In its history, the Bureau of Engraving and Printing has occupied a number of buildings. Starting in rooms within the main Treasury Building, the BEP moved operations in 1880 to a specially-constructed building on the corner of Independence Avenue and 14th Street in southwest Washington. In 1914, a new, larger facility on 14th Street, later known as the Main Building, became the home of the BEP. Additional room was provided by an annex built across the street from the Main Building in 1938. Currency printing was expanded to Fort Worth, Texas, in 1990 when the Western Currency Facility began operations.
For further information on this topic, specific questions may be addressed to the Historical Resource Center.
HRC / BEP Papers
The Buildings of the Bureau of Engraving and Printing
An HRC publication containing an overview of the past and current homes of the BEP.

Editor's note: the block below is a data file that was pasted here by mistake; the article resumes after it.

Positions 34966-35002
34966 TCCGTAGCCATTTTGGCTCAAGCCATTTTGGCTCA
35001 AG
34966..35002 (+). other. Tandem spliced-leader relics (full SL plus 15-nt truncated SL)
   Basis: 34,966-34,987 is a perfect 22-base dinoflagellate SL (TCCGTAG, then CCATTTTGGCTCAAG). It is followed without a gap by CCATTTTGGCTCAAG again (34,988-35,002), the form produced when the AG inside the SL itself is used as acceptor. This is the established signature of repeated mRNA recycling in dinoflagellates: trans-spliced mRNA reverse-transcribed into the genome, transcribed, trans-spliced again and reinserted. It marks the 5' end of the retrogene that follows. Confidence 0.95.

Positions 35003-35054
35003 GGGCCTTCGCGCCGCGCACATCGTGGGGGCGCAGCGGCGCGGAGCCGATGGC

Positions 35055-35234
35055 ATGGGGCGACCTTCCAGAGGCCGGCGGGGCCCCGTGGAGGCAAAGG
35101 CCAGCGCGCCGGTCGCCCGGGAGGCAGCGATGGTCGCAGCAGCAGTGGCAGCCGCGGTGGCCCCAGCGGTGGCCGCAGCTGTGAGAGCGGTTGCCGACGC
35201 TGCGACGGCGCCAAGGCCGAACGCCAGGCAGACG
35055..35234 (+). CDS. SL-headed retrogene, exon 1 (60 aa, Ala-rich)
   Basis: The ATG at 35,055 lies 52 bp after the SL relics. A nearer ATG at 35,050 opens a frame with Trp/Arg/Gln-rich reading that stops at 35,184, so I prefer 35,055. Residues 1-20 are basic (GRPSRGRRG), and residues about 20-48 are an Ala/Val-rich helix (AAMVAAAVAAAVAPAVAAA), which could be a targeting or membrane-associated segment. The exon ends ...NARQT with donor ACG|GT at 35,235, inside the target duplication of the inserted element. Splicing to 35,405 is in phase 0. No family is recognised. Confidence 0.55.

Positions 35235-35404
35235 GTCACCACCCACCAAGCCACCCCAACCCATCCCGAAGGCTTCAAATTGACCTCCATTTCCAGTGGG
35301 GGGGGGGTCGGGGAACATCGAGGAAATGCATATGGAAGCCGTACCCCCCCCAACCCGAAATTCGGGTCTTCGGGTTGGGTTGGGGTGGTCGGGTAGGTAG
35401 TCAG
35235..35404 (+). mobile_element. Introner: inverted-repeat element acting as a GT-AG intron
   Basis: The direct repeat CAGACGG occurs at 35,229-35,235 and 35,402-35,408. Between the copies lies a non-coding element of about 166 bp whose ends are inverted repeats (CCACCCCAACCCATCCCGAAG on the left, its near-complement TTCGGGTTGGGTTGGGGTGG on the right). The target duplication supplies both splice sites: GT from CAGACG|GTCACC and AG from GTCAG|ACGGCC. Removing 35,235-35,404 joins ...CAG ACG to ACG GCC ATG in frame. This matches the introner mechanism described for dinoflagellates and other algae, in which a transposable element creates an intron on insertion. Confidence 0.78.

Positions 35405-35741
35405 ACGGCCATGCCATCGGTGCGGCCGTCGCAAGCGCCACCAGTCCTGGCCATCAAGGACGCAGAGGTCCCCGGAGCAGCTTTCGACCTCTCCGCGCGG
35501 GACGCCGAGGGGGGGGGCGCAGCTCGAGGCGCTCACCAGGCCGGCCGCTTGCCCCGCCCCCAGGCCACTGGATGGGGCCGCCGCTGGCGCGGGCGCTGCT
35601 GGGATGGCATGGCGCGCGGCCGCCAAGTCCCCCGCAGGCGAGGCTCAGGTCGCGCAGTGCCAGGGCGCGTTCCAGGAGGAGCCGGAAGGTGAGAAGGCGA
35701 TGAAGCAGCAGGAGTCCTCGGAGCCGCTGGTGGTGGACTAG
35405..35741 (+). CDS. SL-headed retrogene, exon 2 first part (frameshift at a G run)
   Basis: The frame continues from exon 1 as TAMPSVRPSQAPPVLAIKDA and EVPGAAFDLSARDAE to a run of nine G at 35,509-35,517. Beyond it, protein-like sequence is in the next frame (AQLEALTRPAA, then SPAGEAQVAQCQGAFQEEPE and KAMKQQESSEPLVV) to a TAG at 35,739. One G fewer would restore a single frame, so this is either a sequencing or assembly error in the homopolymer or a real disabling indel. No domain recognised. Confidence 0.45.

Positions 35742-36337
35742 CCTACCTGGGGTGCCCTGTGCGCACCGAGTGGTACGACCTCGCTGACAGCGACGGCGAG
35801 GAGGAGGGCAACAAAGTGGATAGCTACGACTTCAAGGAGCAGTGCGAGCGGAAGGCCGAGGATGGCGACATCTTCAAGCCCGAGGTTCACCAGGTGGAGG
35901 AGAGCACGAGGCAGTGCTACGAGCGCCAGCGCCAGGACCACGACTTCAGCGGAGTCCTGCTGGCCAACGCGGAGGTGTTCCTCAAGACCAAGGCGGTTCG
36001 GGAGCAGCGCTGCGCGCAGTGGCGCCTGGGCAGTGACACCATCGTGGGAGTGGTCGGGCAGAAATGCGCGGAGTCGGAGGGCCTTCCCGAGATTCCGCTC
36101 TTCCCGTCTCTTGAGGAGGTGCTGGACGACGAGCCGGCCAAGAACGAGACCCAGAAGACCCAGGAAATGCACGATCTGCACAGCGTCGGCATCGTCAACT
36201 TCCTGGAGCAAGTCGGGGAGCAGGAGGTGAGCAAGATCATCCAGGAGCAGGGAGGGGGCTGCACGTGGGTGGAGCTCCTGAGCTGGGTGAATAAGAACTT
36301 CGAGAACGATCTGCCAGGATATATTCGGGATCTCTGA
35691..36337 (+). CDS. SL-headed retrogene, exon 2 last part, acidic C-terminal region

"The Buildings of the Bureau of Engraving and Printing," BEP Communicator, October 2005.
A short article on past and current homes of the BEP.
"The Bureau's Special Train Station," BEP Communicator, March 2002
Looks at the freight depot originally connected to the Annex building.
"Homes of the Money Factory," BEP Communicator, June 1995
Brief look at the buildings of the BEP.
HRC / BEP Books & Articles
History of the Bureau of Engraving and Printing, 1862-1962 (Washington, DC: Treasury Department, 1962)
A full-length official history of the BEP.
Department of the Treasury - Office of the Curator - Exhibitions
An online exhibit of the Treasury building's open spaces that includes their past use by the BEP.